— FRACKING PERMITS-NORTH CAROLINA — A judge orders North Carolina not to approve any fracking operations until the state Supreme Court rules on a legal question about how state panels are formed. By Jonathan Drew. SENT: 170 words.
— DUBAI-EGYPT-PROPERTY — The property developer behind the record-breaking Burj Khalifa skyscraper in Dubai says it will float shares in its Egyptian subsidiary to raise cash for ongoing and future projects in the North African nation. SENT: 140 words, photo.
— WAL-MART VETERANS — Wal-Mart says it is expanding its original plan to hire 100,000 veterans by 2018 to hire a total of 250,000 recently discharged veterans by 2020. SENT: 500 words, photo.
— BLUE BELL-LISTERIA — A man is suing Blue Bell, saying he contracted listeria-related meningitis after eating ice cream produced by the company in 2013. SENT: 150 words.
— PARENTING-BABY GEAR TRENDS — The New York Baby Show was a two-day extravaganza of experts, gadgets and services. Enjoy this sampling of advice on essentials and peek at products from show vendors and panelists. By Leanne Italie. SENT: 1,000 words, photos.
— CALIFORNIA DROUGHT-WATER RIGHTS — For the first time in decades, farmers holding the oldest water rights in drought-stricken California are bracing for orders to stop pumping from rivers to irrigate crops. By Scott Smith and Fenit Nirappil. UPCOMING: 850 words, photos.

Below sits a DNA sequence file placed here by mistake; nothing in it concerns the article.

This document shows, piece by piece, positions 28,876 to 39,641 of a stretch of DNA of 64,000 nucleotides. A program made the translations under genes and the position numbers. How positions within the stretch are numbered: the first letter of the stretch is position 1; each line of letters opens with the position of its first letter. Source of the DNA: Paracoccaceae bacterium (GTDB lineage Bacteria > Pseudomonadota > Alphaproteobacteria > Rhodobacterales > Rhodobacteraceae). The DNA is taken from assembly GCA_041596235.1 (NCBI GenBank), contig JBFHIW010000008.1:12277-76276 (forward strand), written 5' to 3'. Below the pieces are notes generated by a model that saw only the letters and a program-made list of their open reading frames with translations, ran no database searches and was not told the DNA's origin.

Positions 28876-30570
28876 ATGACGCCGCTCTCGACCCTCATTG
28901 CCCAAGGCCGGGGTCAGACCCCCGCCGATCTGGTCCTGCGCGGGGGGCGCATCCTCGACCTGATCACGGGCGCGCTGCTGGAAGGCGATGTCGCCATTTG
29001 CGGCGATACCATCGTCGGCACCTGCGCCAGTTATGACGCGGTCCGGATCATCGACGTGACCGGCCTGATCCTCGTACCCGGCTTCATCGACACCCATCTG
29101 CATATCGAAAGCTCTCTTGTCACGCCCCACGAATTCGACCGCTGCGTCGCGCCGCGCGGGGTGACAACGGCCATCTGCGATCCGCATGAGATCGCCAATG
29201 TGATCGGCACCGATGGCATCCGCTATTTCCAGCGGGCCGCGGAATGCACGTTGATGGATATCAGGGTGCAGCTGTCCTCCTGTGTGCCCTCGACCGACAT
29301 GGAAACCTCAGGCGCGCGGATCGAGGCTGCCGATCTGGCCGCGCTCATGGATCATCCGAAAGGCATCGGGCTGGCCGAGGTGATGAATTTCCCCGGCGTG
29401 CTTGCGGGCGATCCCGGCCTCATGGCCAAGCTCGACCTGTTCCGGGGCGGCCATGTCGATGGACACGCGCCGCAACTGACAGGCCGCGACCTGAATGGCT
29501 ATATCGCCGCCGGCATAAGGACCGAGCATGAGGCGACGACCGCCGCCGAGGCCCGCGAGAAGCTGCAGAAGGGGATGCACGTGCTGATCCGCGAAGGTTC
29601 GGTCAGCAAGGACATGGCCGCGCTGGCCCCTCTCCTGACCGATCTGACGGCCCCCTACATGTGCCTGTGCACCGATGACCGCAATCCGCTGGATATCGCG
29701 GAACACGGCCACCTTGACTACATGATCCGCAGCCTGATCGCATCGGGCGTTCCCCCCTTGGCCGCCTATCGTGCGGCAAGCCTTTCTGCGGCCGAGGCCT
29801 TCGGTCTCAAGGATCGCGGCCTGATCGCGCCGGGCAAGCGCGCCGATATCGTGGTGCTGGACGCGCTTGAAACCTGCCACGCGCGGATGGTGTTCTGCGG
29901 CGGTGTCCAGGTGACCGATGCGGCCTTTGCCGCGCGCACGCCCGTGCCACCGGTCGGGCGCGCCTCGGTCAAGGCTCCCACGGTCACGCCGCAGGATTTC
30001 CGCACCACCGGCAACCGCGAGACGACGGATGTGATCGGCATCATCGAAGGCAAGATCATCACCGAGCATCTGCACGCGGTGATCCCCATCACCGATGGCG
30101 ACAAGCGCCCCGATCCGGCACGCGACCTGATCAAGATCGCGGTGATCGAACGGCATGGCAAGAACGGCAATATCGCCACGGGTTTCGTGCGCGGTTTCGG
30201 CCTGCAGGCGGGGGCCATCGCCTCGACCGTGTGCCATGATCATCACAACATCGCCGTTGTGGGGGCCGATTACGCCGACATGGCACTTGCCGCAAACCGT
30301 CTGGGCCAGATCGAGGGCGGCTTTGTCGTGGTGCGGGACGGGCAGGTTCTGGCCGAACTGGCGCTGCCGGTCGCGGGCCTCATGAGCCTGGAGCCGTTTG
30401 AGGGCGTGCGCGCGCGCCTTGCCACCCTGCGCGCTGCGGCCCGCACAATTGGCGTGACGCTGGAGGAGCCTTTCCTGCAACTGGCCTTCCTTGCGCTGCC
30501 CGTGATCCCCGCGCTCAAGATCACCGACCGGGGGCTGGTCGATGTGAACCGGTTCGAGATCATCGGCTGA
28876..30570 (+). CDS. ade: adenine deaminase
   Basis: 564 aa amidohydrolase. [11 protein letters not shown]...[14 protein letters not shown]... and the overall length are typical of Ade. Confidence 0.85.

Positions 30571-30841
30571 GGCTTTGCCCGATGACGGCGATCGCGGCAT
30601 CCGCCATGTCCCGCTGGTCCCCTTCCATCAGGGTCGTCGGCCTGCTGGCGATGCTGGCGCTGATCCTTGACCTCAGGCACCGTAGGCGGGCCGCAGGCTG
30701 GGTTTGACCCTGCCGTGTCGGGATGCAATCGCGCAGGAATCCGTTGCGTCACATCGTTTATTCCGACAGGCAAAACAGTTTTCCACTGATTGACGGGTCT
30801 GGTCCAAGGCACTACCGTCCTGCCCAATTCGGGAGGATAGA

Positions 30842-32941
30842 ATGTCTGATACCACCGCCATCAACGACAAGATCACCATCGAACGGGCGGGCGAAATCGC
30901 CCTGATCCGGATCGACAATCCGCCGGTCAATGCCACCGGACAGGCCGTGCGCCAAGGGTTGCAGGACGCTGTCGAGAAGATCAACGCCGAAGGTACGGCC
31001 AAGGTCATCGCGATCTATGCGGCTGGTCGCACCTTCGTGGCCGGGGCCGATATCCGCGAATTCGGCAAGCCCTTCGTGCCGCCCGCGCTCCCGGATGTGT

TECHNOLOGY & MEDIA:
NEW YORK — European cable and mobile phone operator Altice, controlled by founder Patrick Drahi, is fixing its lens on the U.S. market starting with a $9.1 billion deal for St. Louis-based Suddenlink. By Tali Arbel. SENT: 500 words, photo.
DIGITAL LIFE-REVIEW-BEYOND PREMIUM PHONES
NEW YORK — For those not satisfied with just a premium phone, Samsung and LG are offering two models best described as the Lamborghinis of smartphones. Here's what you get. By Anick Jesdanun. SENT: 640 words, photos.
— CHINA-HANERGY — The share price of a leading Chinese manufacturer of solar panels plunge by almost half and a second company warns it might face trouble paying its debts. SENT: 300 words.
BRUSSELS — U.S. restrictions on access to documents and insistence on secrecy are undermining trust in trans-Atlantic trade talks and anti-terror data exchanges, the European Union's transparency watchdog says. By Lorne Cook. SENT: 500 words, photos.
TOKYO — Japan's economy grew at a faster-than-expected 2.4 percent annual pace in the January-March quarter, suggesting a recovery is gaining traction despite persisting weakness in corporate and household spending. By Elaine Kurtenbach. SENT: 690 words, photos.
— GREECE-BAILOUT — Greece will not be able to repay a loan to the International Monetary Fund early next month unless a deal is reached with its creditors to unblock bailout funds, the governing party's parliament spokesman says. By Elena Becatoros. SENT: 590 words, photos.
— BRITAIN-ECONOMY — Bank of England policymakers vote unanimously to keep interest rates steady at their meeting this month, even as they hint that record low rates would have to be lifted eventually. SENT: 140 words.